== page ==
Once all these steps are completed, press the OK button. Now the hardware part of the VM is ready. In next step we have to install the ubuntu image in the VM and create user/password. To do so select the VM on VirtualBox and click start button.

On starting it will provide an window showing options Try Ubuntu and Install Ubuntu. We need to choose Install Ubuntu and proceed with the wizard.

[Figure 12: Step 11 of Master Node VM]

Choose Minimal Installation option and select the suitable options during the steps. In one of the steps it will ask you to create username and password for root. Enter vm name, username as master and password also master. You could also choose username and password of your choice. It will take some time to install ubuntu based on the available internet speed. After the installation you need to reboot the system

Next we need to set up few directories, install docker [container engine], kubeadm, kubelet and kubectl [kubernetes client] in the master node. All these we need to do being the super user. You need to open a terminal and execute the below commands one by one to finish the process. Please refer the kubernetes documentation to install the runtime and kubeadm.

 sudo su [Press Enter and provide the root user password]

 mkdir -p /etc/apt/trusted.gpd.d
 touch /etc/apt/trusted.gpd.d/docker.gpg
 
##Install Docker Repository

 sudo apt-get update && sudo apt-get install -y \
 apt-transport-https ca-certificates curl software-properties-common gnupg2

## Install Repository Key
 curl -fsSL https://download.docker.com/linux/ubuntu/gpg | sudo apt-key --keyring /etc/apt/trusted.gpg.d/docker.gpg add -
 
##Install the apt Repository
 sudo add-apt-repository \
 "deb [arch=amd64] https://download.docker.com/linux/ubuntu \
 $(lsb_release -cs) \
 Stable"
 
##Install the Docker Container Engine
 sudo apt-get update && sudo apt-get install -y \
 containerd.io=1.2.13-2 \
 docker-ce=5:19.03.11~3-0~ubuntu-$(lsb_release -cs) \
 docker-ce-cli=5:19.03.11~3-0~ubuntu-$(lsb_release -cs)
 
##Set up Docker Daemon
 cat <<EOF | sudo tee /etc/docker/daemon.json
 {
 "exec-opts": ["native.cgroupdriver=systemd"],
 "log-driver": "json-file",
 "log-opts": {
 "max-size": "100m"
 },
 "storage-driver": "overlay2"
 }
 EOF

 sudo mkdir -p /etc/systemd/system/docker.service.d
 sudo systemctl daemon-reload
 sudo systemctl restart docker
 sudo systemctl enable docker

 echo ‘alias k=kubectl’ >> ~/.bashrc
 echo ‘swapoff -a’ >> ~/.bashrc

Once the steps completed for docker installation, we would proceed for the installation of kubeadm, kubelet and kubectl. The following commands would set things up. All these commands need to be executed as super user.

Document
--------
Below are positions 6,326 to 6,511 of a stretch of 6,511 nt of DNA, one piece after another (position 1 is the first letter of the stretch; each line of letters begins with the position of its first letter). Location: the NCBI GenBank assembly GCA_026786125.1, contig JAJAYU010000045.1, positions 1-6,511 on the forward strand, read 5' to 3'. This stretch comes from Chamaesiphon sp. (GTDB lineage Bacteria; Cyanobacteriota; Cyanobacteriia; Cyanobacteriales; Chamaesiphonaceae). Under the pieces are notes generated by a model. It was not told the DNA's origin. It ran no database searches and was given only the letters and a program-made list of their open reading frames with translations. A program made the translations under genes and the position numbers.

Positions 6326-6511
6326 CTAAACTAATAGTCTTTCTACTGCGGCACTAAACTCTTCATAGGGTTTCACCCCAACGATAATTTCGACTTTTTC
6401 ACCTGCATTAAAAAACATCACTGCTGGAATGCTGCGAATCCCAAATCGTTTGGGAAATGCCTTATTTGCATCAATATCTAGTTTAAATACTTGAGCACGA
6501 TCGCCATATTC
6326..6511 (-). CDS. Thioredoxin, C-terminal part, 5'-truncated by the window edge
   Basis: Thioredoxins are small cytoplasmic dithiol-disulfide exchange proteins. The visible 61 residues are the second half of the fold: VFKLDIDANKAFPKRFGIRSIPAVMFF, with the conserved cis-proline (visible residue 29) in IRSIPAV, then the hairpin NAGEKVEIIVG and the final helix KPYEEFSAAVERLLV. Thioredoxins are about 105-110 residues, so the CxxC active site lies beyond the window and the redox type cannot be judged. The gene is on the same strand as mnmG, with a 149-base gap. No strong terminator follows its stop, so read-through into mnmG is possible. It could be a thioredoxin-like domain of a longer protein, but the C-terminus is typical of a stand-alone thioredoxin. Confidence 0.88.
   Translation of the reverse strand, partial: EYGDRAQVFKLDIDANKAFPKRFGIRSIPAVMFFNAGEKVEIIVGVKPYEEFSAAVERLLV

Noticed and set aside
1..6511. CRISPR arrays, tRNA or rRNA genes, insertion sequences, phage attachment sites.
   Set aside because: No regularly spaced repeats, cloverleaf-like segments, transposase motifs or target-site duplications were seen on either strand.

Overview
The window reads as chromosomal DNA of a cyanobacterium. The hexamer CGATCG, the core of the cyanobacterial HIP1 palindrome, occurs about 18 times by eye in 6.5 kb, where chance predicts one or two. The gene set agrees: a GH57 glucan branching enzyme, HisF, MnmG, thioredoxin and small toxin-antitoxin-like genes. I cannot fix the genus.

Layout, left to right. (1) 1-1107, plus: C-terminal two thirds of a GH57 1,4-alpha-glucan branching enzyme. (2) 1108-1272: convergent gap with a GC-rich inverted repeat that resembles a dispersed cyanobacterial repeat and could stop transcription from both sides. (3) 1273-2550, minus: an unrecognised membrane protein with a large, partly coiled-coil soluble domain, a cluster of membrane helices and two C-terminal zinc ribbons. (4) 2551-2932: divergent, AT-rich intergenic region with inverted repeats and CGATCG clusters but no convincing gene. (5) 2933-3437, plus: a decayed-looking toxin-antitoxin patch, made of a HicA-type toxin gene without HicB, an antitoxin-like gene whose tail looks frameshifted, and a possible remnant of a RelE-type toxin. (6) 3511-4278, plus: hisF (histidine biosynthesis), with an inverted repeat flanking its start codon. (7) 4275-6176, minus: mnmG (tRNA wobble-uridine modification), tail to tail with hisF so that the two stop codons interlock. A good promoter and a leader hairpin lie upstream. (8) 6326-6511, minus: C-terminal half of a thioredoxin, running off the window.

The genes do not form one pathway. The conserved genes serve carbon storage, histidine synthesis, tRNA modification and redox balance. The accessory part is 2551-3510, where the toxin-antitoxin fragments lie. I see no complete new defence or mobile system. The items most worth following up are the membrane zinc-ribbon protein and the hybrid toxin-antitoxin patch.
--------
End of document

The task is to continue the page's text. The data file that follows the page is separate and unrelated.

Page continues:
sudo su [Enter the root password]

 ##iptable set up
 cat <<EOF | sudo tee /etc/sysctl.d/k8s.conf
 net.bridge.bridge-nf-call-ip6tables = 1
 net.bridge.bridge-nf-call-iptables = 1
 EOF

 sudo sysctl –system

## Setting up the tools
 sudo apt-get update && sudo apt-get install -y apt-transport-https curl
 
 curl -s https://packages.cloud.google.com/apt/doc/apt-key.gpg | sudo apt-key add -
 cat <<EOF | sudo tee /etc/apt/sources.list.d/kubernetes.list
 deb https://apt.kubernetes.io/ kubernetes-xenial main
 EOF

 sudo apt-get update

 sudo apt-get install -y kubelet kubeadm kubectl
 sudo apt-mark hold kubelet kubeadm kubectl

 ##kubelet restart

 systemctl daemon-reload
 systemctl restart kubelet

 ##Install Net tools
 apt install net-tools

Till now we have set up docker, kubeadm, kubelet and kubectl. We need to create few directories which would be required by both the master and worker nodes. These directories and files need to created as super user. Execute the below commands to create them.

 sudo su
 mkdir -p /var/lib/calico
 touch /var/lib/calico/nodename
 mkdir -p /var/run/bird
 touch /var/run/bird/bird.ctl

Now we can stop the master VM and proceed to create the worker node.

Set Up Worker Node(s)

We have already created a master node vm. We will use it create the worker node(s) instead of going through all the process of creating a new VM from scratch.

To clone the master node VM, select the VM called master and press CTRL + O which will open the clone window. You need to enter the name of the vm as node01.

[ Figure 13: Cloning the master vm ]

In next step choose the option as “Hard Clone” and the new node vm would be ready. Start the vm, the user name and password would be same as the master vm. We need to change the hostname of the vm to node01. This we need to do in a terminal being the super user. Open the terminal and execute the below commands in it.

sudo su [Enter root password]
cat node01 > /etc/hostname

The above action would change the hostname of the node from master to node01. After that stop the vm. If you want to create more nodes keep on repeating the above steps of cloning and renaming.